When is a washing machine not a washing machine? When it’s a pesticide. Last month, the Environmental Protection Agency (EPA) took the unusual step of ruling that Samsung’s high-tech SilverCare line, which the company says kills germs by flushing 100 quadrillion nanoparticles of silver into each wash load, should be treated - and regulated - just like any other germicidal product.
The decision caused a stir in green circles: It’s the closest any government agency has come to regulating nanotechnology, the science of building structures on scales 1/80,000th the width of a human hair. But officials quickly moved to dampen the excitement, saying they would only monitor products that claim to kill germs; all other nano-products - even those using exactly the same technology as Samsung’s machines - would continue to go unregulated.
The move perpetuates the agency’s long-standing laissez-faire approach to nanotechnology: From a regulatory standpoint, officials argue, size simply doesn’t matter. Why treat nanoparticles of silver and carbon any differently than one would treat silver cutlery or carbon pencil leads?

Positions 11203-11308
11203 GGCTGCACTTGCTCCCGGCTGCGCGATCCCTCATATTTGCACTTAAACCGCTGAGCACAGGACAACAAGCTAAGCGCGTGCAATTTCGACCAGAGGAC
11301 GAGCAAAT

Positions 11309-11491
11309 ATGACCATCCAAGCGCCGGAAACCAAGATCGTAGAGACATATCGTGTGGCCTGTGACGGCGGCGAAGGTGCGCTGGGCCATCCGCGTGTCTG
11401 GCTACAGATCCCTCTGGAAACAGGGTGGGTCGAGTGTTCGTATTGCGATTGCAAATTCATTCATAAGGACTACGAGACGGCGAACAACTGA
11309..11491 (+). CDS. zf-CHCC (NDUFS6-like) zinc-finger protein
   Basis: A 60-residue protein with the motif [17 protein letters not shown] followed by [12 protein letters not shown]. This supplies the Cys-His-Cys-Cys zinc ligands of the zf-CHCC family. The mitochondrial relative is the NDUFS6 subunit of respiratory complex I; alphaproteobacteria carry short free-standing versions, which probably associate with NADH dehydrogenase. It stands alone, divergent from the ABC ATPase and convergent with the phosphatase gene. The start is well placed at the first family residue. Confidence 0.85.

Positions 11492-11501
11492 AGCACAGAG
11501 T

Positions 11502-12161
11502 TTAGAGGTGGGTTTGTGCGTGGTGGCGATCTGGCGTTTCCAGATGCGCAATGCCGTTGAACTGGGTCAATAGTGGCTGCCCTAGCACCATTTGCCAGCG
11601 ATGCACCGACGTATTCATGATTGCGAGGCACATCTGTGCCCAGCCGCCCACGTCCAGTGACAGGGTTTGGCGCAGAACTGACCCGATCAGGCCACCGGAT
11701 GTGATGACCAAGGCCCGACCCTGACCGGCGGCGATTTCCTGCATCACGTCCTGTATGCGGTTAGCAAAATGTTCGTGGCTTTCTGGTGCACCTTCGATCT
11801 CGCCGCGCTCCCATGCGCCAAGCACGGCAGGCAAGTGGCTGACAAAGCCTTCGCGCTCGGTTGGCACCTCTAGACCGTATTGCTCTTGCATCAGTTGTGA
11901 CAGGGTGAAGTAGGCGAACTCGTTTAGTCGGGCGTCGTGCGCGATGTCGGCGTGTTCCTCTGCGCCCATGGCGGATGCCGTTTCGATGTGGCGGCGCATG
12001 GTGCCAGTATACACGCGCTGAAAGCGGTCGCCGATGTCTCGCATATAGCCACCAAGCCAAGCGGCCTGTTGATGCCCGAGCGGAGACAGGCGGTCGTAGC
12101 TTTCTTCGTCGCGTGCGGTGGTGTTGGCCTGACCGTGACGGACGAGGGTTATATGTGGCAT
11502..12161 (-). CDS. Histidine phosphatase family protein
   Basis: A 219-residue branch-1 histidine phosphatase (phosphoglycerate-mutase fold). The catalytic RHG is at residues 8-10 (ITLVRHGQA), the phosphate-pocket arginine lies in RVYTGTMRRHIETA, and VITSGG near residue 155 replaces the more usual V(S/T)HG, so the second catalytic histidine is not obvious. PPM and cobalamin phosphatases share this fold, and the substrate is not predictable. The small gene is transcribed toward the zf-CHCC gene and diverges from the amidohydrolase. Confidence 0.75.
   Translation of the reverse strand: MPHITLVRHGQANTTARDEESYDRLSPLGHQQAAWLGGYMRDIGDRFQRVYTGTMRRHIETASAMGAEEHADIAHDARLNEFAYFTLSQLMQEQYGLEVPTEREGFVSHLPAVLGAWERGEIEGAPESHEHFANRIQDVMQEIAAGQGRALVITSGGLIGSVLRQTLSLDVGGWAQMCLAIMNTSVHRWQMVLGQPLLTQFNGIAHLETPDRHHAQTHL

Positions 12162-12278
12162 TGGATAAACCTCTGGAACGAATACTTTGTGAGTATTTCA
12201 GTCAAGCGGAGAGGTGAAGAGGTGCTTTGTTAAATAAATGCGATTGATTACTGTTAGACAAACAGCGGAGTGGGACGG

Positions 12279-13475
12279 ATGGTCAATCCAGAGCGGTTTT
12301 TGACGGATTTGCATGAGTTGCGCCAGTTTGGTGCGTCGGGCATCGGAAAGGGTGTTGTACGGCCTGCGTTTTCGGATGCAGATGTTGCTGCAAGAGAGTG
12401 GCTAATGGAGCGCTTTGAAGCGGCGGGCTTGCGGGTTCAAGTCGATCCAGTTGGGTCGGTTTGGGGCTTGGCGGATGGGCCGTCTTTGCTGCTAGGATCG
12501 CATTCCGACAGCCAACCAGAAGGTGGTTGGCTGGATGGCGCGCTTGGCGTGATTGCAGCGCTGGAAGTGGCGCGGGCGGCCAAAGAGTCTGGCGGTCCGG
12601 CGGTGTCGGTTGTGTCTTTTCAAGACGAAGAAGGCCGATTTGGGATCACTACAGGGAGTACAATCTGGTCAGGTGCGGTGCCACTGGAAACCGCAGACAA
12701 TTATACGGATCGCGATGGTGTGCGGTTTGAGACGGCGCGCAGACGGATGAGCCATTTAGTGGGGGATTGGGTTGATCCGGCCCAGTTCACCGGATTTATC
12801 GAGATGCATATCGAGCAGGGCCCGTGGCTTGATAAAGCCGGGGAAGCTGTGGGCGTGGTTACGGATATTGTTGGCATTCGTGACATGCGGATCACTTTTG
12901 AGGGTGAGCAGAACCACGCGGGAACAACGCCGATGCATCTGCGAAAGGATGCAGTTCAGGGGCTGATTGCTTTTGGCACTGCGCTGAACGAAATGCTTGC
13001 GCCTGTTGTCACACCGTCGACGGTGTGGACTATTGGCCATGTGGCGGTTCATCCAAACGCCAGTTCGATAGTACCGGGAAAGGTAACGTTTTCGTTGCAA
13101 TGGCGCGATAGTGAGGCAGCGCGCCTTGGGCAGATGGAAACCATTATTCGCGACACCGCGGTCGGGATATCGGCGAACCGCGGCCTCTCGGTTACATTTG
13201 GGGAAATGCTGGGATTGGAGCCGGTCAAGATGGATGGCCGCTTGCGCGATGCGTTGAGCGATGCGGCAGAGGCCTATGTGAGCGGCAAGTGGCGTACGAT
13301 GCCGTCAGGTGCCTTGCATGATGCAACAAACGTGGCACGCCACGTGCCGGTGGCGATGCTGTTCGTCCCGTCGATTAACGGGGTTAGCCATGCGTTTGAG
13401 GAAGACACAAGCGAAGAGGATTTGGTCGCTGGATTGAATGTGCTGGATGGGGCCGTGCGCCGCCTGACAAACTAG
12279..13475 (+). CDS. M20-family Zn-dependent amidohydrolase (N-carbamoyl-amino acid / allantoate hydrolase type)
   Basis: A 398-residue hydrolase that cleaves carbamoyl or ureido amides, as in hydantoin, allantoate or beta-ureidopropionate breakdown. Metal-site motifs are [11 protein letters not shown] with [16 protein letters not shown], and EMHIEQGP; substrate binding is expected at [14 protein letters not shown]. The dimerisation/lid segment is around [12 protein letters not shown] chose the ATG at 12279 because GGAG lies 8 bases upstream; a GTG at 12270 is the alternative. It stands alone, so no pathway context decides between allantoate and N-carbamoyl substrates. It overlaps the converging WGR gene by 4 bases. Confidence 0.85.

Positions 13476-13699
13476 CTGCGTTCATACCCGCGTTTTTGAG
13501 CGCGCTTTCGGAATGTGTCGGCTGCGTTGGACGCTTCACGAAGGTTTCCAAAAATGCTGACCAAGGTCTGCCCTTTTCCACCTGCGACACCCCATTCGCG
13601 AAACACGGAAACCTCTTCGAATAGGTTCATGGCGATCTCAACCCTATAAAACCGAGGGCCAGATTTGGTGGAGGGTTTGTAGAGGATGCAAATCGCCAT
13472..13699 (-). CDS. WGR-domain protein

Unfortunately, the value of nanotechnology lies in the fact that on a nano-scale, substances behave very differently. That can be enormously useful - carbon nanotubes are stronger than steel, and conduct electricity better than copper - but are also highly dangerous. Some nanocarbons cause fatal lung diseases in lab rats; nanosilver, the most common particle in commercial use, is toxic to aquatic life and numerous ecologically important microorganisms.
That might not matter if nanotechnology were still the stuff of bad sci-fi; but the science of small things has moved off the drawing board and into the marketplace. Nanotechnology is already on American shelves, in everything from condoms and cosmetics to beer bottles and baby toys. The global market already tops $50 billion, and is expected to reach $1 trillion by 2015.
So far, the scant efforts to regulate the industry have been driven by nanotech companies themselves, who are well aware of the potential risks and hope to head off a damaging backlash. Unsurprisingly, that’s led to business-friendly policies, with companies dictating the terms of voluntary risk reduction deals and even convincing lawmakers to consider shielding them from future lawsuits and cleanup costs.
Nanotechnology is a promising technology, with potential uses in everything from treating HIV to preventing pollution; greens shouldn’t align themselves with the grey goo brigade who believe it should be banned altogether. But we do need to understand the risks as we move forward - and that means proper regulation. It’s time the EPA stopped ducking the issue and did its job.
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